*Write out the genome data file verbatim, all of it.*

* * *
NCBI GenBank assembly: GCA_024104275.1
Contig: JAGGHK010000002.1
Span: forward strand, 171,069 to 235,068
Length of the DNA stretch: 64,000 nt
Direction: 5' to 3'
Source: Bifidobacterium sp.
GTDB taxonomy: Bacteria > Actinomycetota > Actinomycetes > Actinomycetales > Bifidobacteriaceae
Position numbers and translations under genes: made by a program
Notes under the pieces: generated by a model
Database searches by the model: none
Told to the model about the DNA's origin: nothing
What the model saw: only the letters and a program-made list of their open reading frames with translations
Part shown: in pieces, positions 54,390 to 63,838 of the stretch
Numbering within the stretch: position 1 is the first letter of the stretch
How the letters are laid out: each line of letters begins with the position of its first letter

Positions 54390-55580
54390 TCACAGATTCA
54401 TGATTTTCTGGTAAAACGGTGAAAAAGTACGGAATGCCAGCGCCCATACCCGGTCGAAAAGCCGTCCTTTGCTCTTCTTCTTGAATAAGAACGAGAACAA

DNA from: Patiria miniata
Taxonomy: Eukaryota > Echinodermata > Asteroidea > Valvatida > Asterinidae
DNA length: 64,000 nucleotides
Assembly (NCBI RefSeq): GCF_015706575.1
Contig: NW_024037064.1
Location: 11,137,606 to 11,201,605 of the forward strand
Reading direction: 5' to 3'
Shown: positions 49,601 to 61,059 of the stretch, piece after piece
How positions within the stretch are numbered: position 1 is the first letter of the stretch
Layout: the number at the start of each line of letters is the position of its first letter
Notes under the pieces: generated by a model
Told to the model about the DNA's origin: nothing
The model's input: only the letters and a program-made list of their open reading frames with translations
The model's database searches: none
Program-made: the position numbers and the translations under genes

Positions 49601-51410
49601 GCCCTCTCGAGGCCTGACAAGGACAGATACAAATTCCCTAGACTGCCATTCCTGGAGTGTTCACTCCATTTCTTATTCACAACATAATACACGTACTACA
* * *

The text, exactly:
NCBI GenBank assembly: GCA_024104275.1
Contig: JAGGHK010000002.1
Span: forward strand, 171,069 to 235,068
Length of the DNA stretch: 64,000 nt
Direction: 5' to 3'
Source: Bifidobacterium sp.
GTDB taxonomy: Bacteria > Actinomycetota > Actinomycetes > Actinomycetales > Bifidobacteriaceae
Position numbers and translations under genes: made by a program
Notes under the pieces: generated by a model
Database searches by the model: none
Told to the model about the DNA's origin: nothing
What the model saw: only the letters and a program-made list of their open reading frames with translations
Part shown: in pieces, positions 54,390 to 63,838 of the stretch
Numbering within the stretch: position 1 is the first letter of the stretch
How the letters are laid out: each line of letters begins with the position of its first letter

Positions 54390-55580
54390 TCACAGATTCA
54401 TGATTTTCTGGTAAAACGGTGAAAAAGTACGGAATGCCAGCGCCCATACCCGGTCGAAAAGCCGTCCTTTGCTCTTCTTCTTGAATAAGAACGAGAACAA

DNA from: Patiria miniata
Taxonomy: Eukaryota > Echinodermata > Asteroidea > Valvatida > Asterinidae
DNA length: 64,000 nucleotides
Assembly (NCBI RefSeq): GCF_015706575.1
Contig: NW_024037064.1
Location: 11,137,606 to 11,201,605 of the forward strand
Reading direction: 5' to 3'
Shown: positions 49,601 to 61,059 of the stretch, piece after piece
How positions within the stretch are numbered: position 1 is the first letter of the stretch
Layout: the number at the start of each line of letters is the position of its first letter
Notes under the pieces: generated by a model
Told to the model about the DNA's origin: nothing
The model's input: only the letters and a program-made list of their open reading frames with translations
The model's database searches: none
Program-made: the position numbers and the translations under genes

Positions 49601-51410
49601 GCCCTCTCGAGGCCTGACAAGGACAGATACAAATTCCCTAGACTGCCATTCCTGGAGTGTTCACTCCATTTCTTATTCACAACATAATACACGTACTACA